Input

  • Pitch (from output_FSM);
  • C, Db, D, Eb, E, F, Gb, G, Ab, A, Bb, B (pitch clock signals)

Output

  • Tone (a single bit which matches the selected clock signal, to square_wave)

Components

  • MUX

Step 13: Square Wave Gen

Picture of Square Wave Gen

Module square_wave is the generator for the square wave that is outputted from the board to the DAC. Using the tone signal from the previous file, this square_wave inverts the 4 bit number between "0000" and "1111" on the rising edge of Tone. Tone is a specific pitch frequency, so square_wave produces a wave with a different frequency when output_FSM transitions to another state. The 4-bit output from this module goes to the fin_sel module, where logic dictates whether this bus will be outputted based on the state from PPS FSM.

An alternative to this square wave generator is producing a sine wave. While this would most likely produce a better final tone, it is considerably more difficult to implement, so we opted to just generate a square wave.

Inputs

  • Tone (oscillating bit from output_select)

Outputs

  • DAC_input (oscillating 4-bit bus that changes at same frequency of tone)

Components

  • Inverter
  • D register

Step 14: 7-segment Display

Picture of 7-segment Display

The seg_display module controls the 7-segment display on our basys board. Within the module, two processes occur. The first process decodes Freq when in the "selection" state or Pitch when in "play" mode. In "pause" mode, the module decodes to show the pause symbol. Looking at the VHDL code, you can see that the binary decoder actually decodes the input into two different signals, cathode1 and cathode2. Cathode1 represents the letter corresponding to the pitch to be displayed, and cathode2 represents the flat symbol (b) if there is one. The reason for this relates to the second process done by the seg_display module.

On a basys3 board, the segment display has common cathodes. While the anodes control which digit is turned on, the cathodes control which segments are on. Since the display has common cathodes, that means you can only display one set of segments at a time. That poses an issue for this project because we want to display a letter at the first digit and the flat symbol, if necessary, at the same time. Now remember the 7seg clock signal? To get around this issue, we change the anodes and cathodes back and forth on the 7seg clock signal. Because the clock signal is 240 Hz and we're using two digits, each digit will oscillate at 60 Hz. To the human eye, it will look like the digits aren't oscillating at all.

Also note that the basys3 board display uses negative logic. This means if an anode or cathode is set to '0', that digit or segment will be on, and vice versa.

Inputs

  • Pitch (binary number for a note, used in play state)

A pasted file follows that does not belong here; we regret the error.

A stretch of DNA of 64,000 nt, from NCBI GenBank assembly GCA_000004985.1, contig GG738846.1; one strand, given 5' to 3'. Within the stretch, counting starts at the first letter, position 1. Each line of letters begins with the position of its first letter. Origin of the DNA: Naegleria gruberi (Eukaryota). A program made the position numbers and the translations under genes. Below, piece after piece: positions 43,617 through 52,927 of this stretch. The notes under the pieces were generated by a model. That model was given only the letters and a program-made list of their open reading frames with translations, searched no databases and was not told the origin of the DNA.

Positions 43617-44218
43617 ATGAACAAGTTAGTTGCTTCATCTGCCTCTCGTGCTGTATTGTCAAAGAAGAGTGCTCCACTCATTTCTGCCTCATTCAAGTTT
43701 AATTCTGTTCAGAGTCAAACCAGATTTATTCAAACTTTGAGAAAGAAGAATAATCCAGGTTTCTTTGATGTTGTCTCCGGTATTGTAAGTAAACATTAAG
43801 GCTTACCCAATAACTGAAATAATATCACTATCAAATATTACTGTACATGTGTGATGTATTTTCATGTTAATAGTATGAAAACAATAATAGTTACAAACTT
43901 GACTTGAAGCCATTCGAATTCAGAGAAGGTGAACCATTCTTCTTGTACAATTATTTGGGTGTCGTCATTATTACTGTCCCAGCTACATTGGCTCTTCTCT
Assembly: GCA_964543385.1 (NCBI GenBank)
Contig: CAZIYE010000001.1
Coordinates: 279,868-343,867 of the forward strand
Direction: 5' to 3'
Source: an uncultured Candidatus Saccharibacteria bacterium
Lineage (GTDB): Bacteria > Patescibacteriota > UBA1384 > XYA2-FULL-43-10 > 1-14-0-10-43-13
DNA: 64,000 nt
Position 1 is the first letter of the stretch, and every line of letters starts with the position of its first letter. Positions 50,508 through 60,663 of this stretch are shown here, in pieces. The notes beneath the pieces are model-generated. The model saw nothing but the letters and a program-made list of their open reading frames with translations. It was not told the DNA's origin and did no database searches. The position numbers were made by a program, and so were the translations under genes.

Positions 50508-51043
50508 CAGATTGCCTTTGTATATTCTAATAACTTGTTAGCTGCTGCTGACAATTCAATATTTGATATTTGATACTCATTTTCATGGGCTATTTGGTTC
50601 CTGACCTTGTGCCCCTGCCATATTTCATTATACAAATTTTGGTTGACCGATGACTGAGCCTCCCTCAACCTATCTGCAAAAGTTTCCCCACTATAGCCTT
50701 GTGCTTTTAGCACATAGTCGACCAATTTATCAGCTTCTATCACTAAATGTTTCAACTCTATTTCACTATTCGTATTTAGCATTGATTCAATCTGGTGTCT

• Freq (frequency switches, used when in selection state)
  • P_state (present state from PPS FSM)
  • Clk_240Hz (clock signal from Clk_div_7seg, double 120 because we are only using the rising edge)

Outputs

  • Cathode (bus which controls segments on the display, final output)
  • Anode (bus which controls digits on the display, final output)

Components

  • Latch
  • MUX
  • D register

Step 15: Final Select

Picture of Final Select

Final select is the last module used in this project. Another simple module, this module controls the final output that will be going to the DAC. When in the "selection" or "pause" state, the module is going to output a static "0000" so that no music will be played from the speakers. In the "play" state, the module will output the oscillating 4-bits as determined by square_wave.

Inputs

  • P_state (present state from PPS FSM)
  • DAC_input (the oscillating 4-bits from square_wave)

Outputs

  • DAC (equals DAC_input in play state, final output)

Components

  • MUX

Step 16: External Devices: DAC

Picture of External Devices: DAC

A digital to analog converter (DAC) takes a discrete signal and converts it into a continuous signal. Our DAC has four bits and is made from a summing amplifier. By using a ratio of resistors in the supply and feedback loop, we were able to create a system that outputs at 16 different levels creating by the "summing" of each branch. Bit0, the top branch, carries the least weight and contributes the smallest potential when high because of that branches higher resistance. The weight increases as you go down the branches. If you were to count in binary up and then back down using the bit inputs, the output voltages would look like a step wise sine wave. The input to the DAC was connected to the one of the PMODs on the board to transfer the 4-bit signal.

The DAC was originally assembled for an Electrical Engineering class and was designed and soldered by us, not bought from a store. Above is an image of the design file for creating the printed circuit board.

Step 17: External Devices: Speaker

Picture of External Devices: Speaker

For this project, you aren't going to want to buy a super nice pair of speakers. As you can tell, the sound is pretty basic. We went and bought a $8 set of computer speakers from Best Buy. Anything with a headphone jack works fine. Monotone works fine as well. You can even use headphones, but you might blow them out!

To connect the output of the DAC to the speakers, we used jumper cables and then held the output cable to the tip of the headphone jack and the cable for ground to the base. We tried using electrical tape to hold the cables in place, but it caused a lot of interference. Trying a different style of tape could solve this issue.

For our speakers, we turned them to the highest setting and got a decently loud noise.

And that is the last step for creating a digital sequencer from a FPGA board! Go to the next two sections to download all our VHDL code and see the sequencer in action.

Step 18: Video Demo

This video shows the final version of the working project, including the process of assigning the switches to 4 distinct pitches, and the speakers playing the respective notes.

Step 19: VHDL Code

Here is the code for the entire project, including the constraint and sim files used while building the sequencer. Note that unused design files say so in the architecture.

Comments

DIY Hacks and How Tos (author)2017-12-03

Cool. This board looks really useful. I am going to have to get one to add to my electronics tools.

About This Instructable

444views

8favorites

License:

More by bjornhnelson:4 Step Digital Sequencer
Add instructable to: